In case the rental property is in poor condition, when the tenant arrives, s/he and the landlord can decide that the renter will take care of the necessary repairs.

            If necessary, this option must be covered by an explicit clause detailing the type of work the tenant performs, how the amount is charged toward the rent, how long the renovation will last, and, if the tenant vacates early, the terms of his compensation.

            Require the owner to make the major repairs that are at his expense (Document Template)

            What To Do If Your Home Is in Poor Condition?

            Your ADIL can inform you about your rights and what to do if your home is worn, unsafe, or in bad condition. Depending on how the situation is evaluated, many options exist for occupant protection, including housing unsuitable for occupancy, unhealthy, dangerous, or does not meet Department of Health Regulations (RSD) standards.

              Rental Repairs at The Expense of The Tenant (Service Charges)

              Adding “service charges” to the rent allows landlords to recuperate part of the costs associated with standard services and maintenance (e.g., gardening of shared spaces, elevator maintenance).
              Tenant expenses that the landlord first covers are known as rental charges, sometimes known as recoverable charges. The tenant reimburses the landlord for these costs.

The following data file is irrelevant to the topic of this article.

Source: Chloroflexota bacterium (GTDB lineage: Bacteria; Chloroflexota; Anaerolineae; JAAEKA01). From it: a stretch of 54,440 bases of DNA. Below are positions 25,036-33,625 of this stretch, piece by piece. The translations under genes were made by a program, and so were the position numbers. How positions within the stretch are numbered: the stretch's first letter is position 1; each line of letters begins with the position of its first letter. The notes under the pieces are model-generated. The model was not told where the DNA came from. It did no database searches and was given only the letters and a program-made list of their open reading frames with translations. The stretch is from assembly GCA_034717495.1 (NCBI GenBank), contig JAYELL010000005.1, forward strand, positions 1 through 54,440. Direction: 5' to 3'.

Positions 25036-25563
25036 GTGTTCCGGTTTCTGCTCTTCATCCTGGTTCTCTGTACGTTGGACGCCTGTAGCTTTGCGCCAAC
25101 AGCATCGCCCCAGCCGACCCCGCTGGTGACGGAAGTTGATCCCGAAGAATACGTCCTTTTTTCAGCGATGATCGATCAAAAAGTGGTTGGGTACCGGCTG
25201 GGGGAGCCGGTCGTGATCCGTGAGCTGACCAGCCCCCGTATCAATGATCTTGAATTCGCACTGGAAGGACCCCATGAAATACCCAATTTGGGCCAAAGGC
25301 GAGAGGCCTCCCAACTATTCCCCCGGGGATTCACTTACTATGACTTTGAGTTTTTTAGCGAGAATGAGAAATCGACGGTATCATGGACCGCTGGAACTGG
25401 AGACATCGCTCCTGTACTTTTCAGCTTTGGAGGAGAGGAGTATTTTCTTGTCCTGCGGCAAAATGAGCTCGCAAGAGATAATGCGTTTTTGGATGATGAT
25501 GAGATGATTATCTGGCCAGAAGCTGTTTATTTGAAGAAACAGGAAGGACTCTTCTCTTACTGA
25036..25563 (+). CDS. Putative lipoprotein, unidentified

Depending on the type of dwelling lease (mobility or non-mobility), tenants can pay charges by package or by provisions for charges with annual adjustments.

              Valuable resources for service charges:

                Legal Framework

                1. Decree of 26 August 1987

                This decree lists the charges that landlords can recover from tenants, including specifics on what costs are considered recoverable.

                2. Article 606 of the French Civil Code

                This article outlines the landlord’s obligations for significant repairs and structural work, which cannot be charged to tenants.

                3. Lease Agreement Requirements

                Landlords must include a comprehensive list of recoverable charges and maintenance responsibilities in the lease agreement.

                Top Tips

                1. Being thorough at turnovers when the unit is unoccupied significantly lessens anxiety and worry. For instance, replace any worn-out components, wear spots, or possible issues (before they break). This is but one example of preventive care. When you don’t worry about when item X or Y will break, you can sleep better.

                2. You can hire a skilled and dependable property manager. A property manager can handle the full spectrum of property administration, including tenant selection, screening, rent collection, property maintenance, and tax accounting.

                3. Ask for mandatory tenant insurance. Without insurance, a renter won’t be covered for any damages s/he causes to the property or personal incidents. This can range from breaking a coffee table to accidentally burning the house down.


                Please note: This article does not constitute legal advice – the information on this page has been prepared solely for your information. As we are not a law firm and act as a platform, we can and may share our estimations, but we cannot give you legal advice for your individual further proceedings.